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LSC-Conroe Center Machining Technology Department

Consider training for a career in Machining Technology–one of several workforce skills awards programs offered by LSC-Conroe Center. The machining technology workforce skills award prepares graduates for careers in the operation and programming of computer numeric control (CNC) drills, grinders, mills, and lathes used extensively in the manufacturing and repair industries.

With improvements in technologies, such as CNC machine tools, autoloaders, high-speed machining, and lights-out manufacturing, machinists will still be required to set up, monitor, and maintain these systems (OOH).

Call today for more info about Machining Technology 936.521.4500.

New Night Classes

Get your Machinist I Certificate (C1_MAC1) or Computer Numeric Control Operator/Programmer II Certificate - Level II (C2_CNC2).

Get Trained. Get Hired.

For More Information Contact

Robb Radakovich
Program Director
936.521.4515 
Cynthia Latter
Workforce Advisor
936.521.4506
LSC-Conroe Center
Information & Registration
936.521.4500 

 

What Do Machinists Do?

After reviewing electronic or written blueprints or specifications for a job, machinists use machine tools, such as lathes, milling machines, and machining centers to produce precision metal parts. They are knowledgeable in the working properties of metals and use their skill with machine tools to plan and carry out the operations needed to make machined products that meet precise specifications. Most machinists work in machining shops or in manufacturing industries, such as machinery manufacturing, oil field equipment, and transportation equipment manufacturing (motor vehicle parts and aerospace products and parts). Maintenance machinists work in most industries that use manual and CNC production equipment. The machinist has the option to run a CNC machine, which includes a computer program to determine the manufacturing design and programming of the machine. Machinists use CNC machines to run high-tech equipment that makes tools, dies, and machine parts necessary for manufacturing.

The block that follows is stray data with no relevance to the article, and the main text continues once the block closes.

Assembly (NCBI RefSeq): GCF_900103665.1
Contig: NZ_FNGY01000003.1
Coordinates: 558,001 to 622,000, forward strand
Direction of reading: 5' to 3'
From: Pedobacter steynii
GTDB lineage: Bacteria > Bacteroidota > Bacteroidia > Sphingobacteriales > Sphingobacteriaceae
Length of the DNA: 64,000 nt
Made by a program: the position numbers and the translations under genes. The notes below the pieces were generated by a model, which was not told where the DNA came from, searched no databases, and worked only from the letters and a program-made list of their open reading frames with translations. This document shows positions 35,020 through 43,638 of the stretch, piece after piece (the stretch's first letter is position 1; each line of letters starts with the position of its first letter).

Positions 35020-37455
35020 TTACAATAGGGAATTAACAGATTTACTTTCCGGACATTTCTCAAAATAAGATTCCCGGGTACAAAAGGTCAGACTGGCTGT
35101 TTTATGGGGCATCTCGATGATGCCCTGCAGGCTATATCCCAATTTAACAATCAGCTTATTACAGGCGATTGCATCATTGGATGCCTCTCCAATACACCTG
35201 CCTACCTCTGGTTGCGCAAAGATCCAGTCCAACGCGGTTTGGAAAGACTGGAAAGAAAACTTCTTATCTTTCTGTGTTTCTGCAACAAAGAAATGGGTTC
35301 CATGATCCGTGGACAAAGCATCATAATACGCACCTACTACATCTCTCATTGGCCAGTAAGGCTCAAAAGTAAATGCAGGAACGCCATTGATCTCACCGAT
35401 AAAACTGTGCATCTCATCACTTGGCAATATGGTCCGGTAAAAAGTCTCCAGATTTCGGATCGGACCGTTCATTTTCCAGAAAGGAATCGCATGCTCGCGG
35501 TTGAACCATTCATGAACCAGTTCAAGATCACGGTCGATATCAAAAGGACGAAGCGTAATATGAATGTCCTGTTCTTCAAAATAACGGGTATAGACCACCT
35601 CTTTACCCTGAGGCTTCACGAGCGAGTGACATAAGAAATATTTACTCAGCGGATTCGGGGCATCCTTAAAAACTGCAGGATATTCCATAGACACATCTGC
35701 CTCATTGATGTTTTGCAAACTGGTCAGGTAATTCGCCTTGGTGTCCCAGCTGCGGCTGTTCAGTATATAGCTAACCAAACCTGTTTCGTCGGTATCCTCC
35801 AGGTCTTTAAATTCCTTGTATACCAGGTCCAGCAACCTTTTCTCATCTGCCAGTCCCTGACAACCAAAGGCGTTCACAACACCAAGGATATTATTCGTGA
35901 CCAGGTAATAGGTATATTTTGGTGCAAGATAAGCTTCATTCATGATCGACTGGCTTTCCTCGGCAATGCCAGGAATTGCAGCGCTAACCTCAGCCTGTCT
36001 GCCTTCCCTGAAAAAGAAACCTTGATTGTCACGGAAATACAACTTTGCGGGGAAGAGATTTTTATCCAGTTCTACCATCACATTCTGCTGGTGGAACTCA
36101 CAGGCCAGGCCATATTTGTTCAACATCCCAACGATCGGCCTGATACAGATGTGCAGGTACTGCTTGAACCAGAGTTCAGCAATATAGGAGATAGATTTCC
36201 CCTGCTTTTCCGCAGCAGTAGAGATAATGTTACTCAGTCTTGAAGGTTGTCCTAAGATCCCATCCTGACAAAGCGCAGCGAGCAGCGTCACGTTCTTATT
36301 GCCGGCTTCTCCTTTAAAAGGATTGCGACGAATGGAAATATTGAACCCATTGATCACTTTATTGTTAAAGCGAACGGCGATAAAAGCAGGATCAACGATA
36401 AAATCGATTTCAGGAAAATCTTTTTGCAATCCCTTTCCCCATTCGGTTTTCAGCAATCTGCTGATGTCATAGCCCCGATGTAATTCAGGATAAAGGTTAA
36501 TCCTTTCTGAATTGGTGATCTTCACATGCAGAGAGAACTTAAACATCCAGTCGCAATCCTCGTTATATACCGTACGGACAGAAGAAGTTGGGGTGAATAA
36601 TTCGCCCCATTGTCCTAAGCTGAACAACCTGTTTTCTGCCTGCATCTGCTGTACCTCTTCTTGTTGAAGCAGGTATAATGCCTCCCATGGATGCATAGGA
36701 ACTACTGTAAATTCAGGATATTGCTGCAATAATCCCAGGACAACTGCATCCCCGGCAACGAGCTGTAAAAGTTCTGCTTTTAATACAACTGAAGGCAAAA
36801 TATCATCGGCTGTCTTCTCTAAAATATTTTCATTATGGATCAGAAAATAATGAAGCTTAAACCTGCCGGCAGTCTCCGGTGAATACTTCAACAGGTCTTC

Machining program courses provide students with needed math skills, as well as an excellent understanding of blueprint reading, geometric dimensioning and tolerancing, and precision measurement tools used in the machining industry. Advanced course offerings include advanced manufacturing, utilizing CNC equipment, and computer assisted machine protocols.

The Job Market

Machining is considered an evolving occupation and most likely to provide future employment growth and economic competitiveness in Texas. With improvements in technologies, such as CNC machine tools, autoloaders, high-speed machining, and lights-out manufacturing, machinists will still be required to set up, monitor, and maintain these systems (OOH). In addition to salary and hourly wages, many companies provide medical insurance for the employee and sometimes for their families for an additional amount. Other benefits include paid vacation, sick days, and holidays.

 

Course Descriptions

Click to View the Machining Course Offerings Online!